Borders Bookstore
The going-out-of-business sale began at many Borders stores Friday. Stores will offer merchandise for discounts of up to 40 percent off. America's second largest bookstore is liquidating, closing most of its 399 stores. REUTERS

Borders is officially liquidated. Now all that remains is closing stores, and trying to work out a deal with Books-A-Million to keep as many as 35 of the book selling chain's store open.

Borders won bankruptcy court approval to liquidate Thursday afternoon, signaling the end for America's second largest bookstore chain. Borders has 399 stores and 10,700 employees. A last-minute offer from Books-A-Million may save 1,000 to 1,500 jobs and keep 30 to 35 stores open.

Calling it a "bittersweet day," U.S. Bankruptcy Judge Martin Glenn announced today before a packed courtroom during proceedings involving Borders' liquidation some stores may be spared through a sale to Books-a-Million.

Glenn said a last-minute offer from Books-a-Million may save 30 Borders stores and as many as 1,000 to 1,500 jobs.

Borders was still planning to proceed Thursday in seeking court approval to liquidate, closing most of its 399 stores.

"This is a bittersweet day," said Judge Glenn. "There are a lot of sad people around the country, a lot of sad people in the corporate headquarters. But there has been a late-breaking development."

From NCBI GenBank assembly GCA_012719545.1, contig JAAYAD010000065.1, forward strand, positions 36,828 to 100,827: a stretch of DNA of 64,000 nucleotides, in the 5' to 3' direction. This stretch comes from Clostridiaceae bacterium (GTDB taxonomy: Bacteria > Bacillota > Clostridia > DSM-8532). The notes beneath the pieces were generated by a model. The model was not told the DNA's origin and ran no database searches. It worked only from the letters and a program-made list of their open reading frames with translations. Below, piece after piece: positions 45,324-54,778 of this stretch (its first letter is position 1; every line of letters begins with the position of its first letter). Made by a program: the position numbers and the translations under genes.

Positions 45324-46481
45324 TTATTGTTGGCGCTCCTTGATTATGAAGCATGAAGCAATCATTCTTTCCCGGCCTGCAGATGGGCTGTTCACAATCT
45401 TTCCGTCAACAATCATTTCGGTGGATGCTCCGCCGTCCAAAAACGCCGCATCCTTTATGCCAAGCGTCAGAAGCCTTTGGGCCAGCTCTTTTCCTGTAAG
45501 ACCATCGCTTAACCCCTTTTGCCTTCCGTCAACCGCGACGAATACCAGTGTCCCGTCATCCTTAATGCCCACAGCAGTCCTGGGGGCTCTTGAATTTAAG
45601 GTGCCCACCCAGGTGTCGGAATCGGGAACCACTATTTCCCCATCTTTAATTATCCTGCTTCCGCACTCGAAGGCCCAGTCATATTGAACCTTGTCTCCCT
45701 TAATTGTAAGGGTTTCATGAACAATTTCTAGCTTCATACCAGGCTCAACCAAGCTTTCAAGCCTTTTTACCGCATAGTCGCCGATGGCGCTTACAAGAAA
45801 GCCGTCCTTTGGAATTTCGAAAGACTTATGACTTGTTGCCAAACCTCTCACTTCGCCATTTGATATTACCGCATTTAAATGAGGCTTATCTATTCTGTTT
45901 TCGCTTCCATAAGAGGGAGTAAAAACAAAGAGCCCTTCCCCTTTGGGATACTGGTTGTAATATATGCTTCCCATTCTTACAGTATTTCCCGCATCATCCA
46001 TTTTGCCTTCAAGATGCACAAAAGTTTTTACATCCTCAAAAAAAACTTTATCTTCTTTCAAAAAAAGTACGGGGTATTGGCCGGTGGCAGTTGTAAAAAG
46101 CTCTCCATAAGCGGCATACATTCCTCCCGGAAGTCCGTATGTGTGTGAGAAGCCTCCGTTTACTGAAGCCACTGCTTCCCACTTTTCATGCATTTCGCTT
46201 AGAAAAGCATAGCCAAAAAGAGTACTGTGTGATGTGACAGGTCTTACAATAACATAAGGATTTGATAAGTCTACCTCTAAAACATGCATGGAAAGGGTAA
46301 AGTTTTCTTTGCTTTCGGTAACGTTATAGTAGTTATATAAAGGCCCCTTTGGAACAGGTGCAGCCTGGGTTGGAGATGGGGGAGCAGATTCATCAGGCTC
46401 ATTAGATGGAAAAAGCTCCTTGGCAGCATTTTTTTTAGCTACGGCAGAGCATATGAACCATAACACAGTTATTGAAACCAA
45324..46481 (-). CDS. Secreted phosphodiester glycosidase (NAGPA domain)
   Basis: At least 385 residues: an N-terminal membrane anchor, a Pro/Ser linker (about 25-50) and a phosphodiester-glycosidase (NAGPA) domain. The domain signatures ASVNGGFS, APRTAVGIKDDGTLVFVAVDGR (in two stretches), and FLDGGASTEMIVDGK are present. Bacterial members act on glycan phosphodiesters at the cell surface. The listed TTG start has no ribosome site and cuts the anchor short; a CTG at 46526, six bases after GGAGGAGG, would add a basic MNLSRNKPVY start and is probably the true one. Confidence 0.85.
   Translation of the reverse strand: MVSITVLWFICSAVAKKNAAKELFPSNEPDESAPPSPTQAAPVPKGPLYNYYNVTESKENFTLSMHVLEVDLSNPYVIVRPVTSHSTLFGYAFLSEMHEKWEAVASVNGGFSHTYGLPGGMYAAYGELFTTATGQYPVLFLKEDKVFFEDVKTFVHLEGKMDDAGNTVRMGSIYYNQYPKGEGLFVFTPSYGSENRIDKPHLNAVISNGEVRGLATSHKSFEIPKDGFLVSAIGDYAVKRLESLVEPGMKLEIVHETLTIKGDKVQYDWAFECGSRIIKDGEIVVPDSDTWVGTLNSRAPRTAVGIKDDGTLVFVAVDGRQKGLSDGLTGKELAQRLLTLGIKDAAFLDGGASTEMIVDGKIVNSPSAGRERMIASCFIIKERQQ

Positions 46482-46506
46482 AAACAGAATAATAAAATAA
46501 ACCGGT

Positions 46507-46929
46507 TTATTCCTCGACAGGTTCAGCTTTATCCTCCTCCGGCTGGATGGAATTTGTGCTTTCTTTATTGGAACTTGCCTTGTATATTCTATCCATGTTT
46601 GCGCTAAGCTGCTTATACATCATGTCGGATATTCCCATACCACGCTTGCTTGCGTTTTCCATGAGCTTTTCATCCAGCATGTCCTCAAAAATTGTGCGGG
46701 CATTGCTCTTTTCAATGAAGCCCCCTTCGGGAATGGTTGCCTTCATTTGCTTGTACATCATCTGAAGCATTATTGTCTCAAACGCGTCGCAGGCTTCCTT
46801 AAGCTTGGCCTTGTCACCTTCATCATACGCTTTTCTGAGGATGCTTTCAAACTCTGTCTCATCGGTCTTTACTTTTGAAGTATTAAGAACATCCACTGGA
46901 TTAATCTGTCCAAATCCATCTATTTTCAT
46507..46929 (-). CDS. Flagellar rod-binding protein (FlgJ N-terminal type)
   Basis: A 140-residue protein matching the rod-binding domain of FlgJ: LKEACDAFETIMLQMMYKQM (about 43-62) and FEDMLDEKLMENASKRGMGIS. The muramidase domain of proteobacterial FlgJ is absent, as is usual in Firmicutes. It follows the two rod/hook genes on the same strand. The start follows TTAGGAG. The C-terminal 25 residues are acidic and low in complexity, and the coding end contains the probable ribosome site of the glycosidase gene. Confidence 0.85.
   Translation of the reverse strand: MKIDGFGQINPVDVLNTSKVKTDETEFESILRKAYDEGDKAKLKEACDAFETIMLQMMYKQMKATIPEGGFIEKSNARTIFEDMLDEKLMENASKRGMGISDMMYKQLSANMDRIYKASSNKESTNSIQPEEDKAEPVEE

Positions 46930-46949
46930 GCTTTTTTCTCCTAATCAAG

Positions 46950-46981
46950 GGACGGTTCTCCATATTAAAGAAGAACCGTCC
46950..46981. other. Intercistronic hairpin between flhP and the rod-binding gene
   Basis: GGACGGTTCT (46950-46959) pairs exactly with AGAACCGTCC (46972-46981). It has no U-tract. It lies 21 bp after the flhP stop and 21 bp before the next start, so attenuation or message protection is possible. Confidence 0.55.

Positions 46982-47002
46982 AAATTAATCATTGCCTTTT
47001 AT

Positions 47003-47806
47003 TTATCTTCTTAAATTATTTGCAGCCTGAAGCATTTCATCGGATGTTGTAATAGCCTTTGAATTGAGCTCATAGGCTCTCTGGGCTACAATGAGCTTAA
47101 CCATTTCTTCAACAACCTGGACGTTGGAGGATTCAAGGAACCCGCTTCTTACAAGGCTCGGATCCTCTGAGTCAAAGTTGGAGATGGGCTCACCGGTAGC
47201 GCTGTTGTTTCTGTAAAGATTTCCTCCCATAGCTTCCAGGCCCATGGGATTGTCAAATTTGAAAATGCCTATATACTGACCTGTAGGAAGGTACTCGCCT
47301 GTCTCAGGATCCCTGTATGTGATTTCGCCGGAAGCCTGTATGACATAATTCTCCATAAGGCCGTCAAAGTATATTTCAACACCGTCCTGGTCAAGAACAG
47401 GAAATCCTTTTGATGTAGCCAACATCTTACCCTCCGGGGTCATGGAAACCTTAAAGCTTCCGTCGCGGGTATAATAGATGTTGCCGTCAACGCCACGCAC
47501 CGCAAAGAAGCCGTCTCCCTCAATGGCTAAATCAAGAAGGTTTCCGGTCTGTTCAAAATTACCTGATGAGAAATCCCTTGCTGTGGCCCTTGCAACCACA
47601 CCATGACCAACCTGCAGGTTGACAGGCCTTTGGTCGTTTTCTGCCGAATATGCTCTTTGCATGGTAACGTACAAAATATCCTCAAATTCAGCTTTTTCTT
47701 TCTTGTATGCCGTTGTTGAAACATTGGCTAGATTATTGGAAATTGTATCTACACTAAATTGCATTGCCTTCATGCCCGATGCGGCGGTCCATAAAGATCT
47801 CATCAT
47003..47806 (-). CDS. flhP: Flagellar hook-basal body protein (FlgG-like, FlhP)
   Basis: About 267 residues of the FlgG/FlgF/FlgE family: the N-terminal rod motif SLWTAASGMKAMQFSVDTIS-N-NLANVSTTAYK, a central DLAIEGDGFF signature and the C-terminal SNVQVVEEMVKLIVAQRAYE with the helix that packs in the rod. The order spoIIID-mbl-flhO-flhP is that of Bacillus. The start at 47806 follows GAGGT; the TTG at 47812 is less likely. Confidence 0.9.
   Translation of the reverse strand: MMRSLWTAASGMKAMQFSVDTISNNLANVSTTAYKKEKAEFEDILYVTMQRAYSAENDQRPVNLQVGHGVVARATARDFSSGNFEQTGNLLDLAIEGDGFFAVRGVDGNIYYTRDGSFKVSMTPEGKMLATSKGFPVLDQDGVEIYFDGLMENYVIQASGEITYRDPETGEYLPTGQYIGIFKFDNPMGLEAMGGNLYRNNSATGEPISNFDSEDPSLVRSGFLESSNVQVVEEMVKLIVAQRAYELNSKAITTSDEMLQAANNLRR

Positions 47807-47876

Based in Birmingham, Alabama with more than 200 stores in the Southeast, Books-a-Million has made an offer to buy 21 Borders superstores and nine smaller stores. Seven of the 30 stores in located in Pennsylvania. The superstore locations include Atlantic City, N.J., and Waterford, Conn.

Under the deal, Books-A-Million would get inventory and merchandise at the stores and negotiate new leases with the landlords.

A group of liquidators including Hilco Merchant Resources and Gordon Brothers Retail Partners will sell off Borders' merchandise and furnishing, beginning as early as Friday.

Borders will keep its brand name and leases and sell off those assets through an auction process.

Based in Ann Arbor, Mich., Borders filed for bankruptcy in February. The nation's second-largest bookstore tried to find a buyer to keep all or some of its 399 stores open but a deal never materialized, and the company decided to liquidate. Borders began negotiating with Books-a-Million last week, in the effort to keep some stores open, but a deal wasn't reached.

Books-a-Million is a publicly traded company. Its stock (BAMM) rose three percent on the news to $3.05 in trading Thursday.